Germs love dark, damp places–that’s where they do the most multiplying. By zipping your gear up in a duffle bag all you’re doing is giving germs like staph and e. coli their favorite environment.

When enough bad germs are present that’s when your gear starts getting funky and you can contract an infection. I know it’s easier to toss your pads and helmet in a bag or locker and let them marinate in your sweat until the next time you need them, but that is not a good habit to get into to.

A simple way to remember it: bad odors equal a ton of germs.

After each game or practice it is critical to let your gear air out. Since we live in Las Vegas, and the air is dry, just place your pads and helmet outside for an hour or two (direct sun and heat not required). The goal is to evaporate your sweat to give the germs nothing to eat or drink to survive on.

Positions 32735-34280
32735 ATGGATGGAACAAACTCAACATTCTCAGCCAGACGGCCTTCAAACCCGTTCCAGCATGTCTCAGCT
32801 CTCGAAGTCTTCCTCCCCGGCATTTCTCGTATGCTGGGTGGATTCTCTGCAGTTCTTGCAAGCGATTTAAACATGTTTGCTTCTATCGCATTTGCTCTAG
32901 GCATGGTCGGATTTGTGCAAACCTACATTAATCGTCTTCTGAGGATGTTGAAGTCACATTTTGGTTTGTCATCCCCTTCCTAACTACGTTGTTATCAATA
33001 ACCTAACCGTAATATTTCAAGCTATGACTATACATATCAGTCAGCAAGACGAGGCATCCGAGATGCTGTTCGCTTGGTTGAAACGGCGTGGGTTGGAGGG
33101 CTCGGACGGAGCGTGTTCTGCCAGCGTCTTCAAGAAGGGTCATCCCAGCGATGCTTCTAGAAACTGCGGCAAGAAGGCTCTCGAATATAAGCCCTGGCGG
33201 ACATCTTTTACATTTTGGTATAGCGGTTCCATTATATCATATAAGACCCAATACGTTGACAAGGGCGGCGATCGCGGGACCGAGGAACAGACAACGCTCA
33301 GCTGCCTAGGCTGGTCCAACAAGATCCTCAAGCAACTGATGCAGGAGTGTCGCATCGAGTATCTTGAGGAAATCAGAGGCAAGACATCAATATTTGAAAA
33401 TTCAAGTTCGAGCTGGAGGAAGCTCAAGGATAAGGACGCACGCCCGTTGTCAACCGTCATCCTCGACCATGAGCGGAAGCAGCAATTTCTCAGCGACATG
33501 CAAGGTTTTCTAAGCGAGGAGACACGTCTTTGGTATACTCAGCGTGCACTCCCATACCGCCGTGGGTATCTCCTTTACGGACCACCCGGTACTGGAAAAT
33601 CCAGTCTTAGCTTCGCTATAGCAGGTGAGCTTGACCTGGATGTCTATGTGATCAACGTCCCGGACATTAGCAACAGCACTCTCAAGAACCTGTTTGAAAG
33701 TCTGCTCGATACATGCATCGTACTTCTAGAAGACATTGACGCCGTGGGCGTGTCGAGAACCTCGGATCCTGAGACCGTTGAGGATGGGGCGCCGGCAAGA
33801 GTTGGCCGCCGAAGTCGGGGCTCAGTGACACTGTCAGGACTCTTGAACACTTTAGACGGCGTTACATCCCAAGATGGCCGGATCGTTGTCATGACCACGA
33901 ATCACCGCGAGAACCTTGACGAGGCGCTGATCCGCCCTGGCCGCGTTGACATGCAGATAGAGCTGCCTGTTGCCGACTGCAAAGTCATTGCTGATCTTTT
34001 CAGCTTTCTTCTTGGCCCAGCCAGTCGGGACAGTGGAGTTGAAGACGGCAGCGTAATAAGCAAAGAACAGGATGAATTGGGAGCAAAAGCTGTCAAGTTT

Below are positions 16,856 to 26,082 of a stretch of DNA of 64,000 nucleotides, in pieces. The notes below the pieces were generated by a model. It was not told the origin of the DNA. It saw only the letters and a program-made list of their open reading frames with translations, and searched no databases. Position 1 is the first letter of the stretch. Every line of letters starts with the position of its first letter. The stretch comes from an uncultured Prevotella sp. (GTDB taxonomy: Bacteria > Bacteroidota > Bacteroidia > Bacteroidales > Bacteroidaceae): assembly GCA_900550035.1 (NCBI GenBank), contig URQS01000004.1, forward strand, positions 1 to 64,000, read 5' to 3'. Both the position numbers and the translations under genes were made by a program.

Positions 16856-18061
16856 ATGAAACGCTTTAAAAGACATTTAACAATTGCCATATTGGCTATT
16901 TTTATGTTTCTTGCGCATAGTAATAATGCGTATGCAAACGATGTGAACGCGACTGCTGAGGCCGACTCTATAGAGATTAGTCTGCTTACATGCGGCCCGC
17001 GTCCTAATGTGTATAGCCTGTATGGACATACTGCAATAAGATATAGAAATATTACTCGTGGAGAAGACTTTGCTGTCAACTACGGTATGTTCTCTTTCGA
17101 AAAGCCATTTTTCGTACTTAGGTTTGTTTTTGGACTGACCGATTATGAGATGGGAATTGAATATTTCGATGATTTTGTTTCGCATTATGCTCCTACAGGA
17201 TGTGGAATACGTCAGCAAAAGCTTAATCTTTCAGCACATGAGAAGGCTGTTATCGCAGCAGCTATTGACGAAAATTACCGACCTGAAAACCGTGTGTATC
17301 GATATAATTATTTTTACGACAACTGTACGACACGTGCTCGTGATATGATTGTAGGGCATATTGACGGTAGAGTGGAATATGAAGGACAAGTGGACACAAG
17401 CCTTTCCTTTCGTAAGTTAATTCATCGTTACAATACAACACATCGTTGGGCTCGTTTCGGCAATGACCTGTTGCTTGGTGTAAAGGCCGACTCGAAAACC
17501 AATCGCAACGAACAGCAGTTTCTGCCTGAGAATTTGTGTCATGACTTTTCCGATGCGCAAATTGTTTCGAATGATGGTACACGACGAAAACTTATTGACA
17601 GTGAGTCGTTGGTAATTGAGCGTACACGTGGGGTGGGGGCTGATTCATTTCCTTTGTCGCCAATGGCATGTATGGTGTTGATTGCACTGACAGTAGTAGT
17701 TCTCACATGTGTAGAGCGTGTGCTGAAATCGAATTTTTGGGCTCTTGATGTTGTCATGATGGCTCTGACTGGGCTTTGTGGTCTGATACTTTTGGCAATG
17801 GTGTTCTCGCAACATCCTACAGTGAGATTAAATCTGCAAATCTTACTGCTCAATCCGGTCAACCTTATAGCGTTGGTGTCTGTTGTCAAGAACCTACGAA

Spray Down

After evaporating the moisture and sweat from your pads, you are now ready to spray them down with something antimicrobial.

There are number of chemical sanitizing sprays out there, but I highly recommend against them for a few reasons: 1) ounce for ounce, they cost more than natural sprays, 2) they simply don’t work–they will not penetrate fabrics before they themselves evaporate, 3) they have proven to be contributing factors in the growth of superbugs like MRSA and 4) they are hazardous to your health–their own warning labels say so!

Alternatives I strongly encourage are natural antimicrobials like vinegar, essential oils or even probiotics.

To make your own spray you just need a spray bottle, water and mix in one of the following:

  • vinegar – 1 part vinegar to 3 parts water – the vinegar smell goes away in a few minutes
  • essential oils – 1-2 drops per ounce of water – essential oils also smell great